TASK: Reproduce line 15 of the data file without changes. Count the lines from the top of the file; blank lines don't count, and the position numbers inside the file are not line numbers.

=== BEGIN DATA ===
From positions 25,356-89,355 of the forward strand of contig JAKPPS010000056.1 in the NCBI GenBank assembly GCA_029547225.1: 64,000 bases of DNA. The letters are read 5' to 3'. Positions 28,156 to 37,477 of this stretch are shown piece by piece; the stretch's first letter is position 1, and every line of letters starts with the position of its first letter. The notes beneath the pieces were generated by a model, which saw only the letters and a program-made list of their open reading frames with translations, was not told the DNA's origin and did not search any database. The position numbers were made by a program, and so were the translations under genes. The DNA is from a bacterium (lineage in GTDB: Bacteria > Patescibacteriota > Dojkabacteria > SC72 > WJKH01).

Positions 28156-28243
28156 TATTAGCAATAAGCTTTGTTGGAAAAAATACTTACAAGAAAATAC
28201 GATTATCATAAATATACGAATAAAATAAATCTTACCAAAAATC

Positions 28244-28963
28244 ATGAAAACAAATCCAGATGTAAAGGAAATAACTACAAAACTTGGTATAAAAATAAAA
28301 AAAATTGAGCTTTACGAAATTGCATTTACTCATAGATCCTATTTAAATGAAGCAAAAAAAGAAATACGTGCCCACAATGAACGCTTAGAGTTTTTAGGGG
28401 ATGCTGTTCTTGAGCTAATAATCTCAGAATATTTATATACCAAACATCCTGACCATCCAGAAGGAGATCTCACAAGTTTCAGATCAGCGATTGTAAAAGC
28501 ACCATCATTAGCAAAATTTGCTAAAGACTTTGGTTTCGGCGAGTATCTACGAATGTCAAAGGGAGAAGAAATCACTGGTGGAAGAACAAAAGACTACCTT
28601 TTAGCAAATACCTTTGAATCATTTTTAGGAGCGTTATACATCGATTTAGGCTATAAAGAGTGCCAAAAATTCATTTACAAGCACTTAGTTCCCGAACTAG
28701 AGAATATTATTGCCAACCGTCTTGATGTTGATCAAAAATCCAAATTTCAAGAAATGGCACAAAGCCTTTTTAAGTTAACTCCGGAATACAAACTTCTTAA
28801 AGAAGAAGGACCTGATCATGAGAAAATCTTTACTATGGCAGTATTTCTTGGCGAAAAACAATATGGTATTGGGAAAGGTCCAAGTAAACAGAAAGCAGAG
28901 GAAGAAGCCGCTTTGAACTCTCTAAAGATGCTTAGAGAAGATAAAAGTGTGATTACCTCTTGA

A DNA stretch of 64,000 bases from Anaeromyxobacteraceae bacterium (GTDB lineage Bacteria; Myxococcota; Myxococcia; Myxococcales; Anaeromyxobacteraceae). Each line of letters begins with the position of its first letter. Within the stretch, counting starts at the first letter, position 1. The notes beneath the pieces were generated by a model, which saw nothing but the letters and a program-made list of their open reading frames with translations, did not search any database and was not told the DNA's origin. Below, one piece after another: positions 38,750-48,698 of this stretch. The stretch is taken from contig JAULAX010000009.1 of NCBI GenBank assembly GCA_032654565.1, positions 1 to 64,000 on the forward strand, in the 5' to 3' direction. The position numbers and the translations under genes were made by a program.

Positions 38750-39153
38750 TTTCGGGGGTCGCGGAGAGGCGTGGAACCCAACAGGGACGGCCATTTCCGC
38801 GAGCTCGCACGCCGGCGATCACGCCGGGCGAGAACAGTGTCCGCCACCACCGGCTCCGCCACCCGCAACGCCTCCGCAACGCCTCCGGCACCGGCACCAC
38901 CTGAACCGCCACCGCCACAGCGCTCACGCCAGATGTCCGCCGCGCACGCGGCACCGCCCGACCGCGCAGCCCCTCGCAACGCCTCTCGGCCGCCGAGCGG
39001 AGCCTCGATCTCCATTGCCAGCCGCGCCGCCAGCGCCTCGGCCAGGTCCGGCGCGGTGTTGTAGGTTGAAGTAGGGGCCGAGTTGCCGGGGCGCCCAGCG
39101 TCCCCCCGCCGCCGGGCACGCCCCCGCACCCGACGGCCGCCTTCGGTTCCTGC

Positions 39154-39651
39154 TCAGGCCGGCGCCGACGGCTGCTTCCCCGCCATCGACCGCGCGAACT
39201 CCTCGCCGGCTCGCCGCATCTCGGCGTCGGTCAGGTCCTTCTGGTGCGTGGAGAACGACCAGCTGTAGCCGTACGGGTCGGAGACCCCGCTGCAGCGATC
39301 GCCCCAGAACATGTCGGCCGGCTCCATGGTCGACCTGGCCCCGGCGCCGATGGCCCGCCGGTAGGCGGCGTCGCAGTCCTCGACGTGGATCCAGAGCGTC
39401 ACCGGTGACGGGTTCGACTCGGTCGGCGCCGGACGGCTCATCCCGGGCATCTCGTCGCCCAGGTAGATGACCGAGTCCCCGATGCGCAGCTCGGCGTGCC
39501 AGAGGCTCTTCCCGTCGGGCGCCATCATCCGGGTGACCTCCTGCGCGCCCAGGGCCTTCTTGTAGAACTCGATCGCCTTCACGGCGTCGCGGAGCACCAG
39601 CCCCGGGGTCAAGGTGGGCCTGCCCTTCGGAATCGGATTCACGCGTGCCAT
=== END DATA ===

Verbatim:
Positions 38750-39153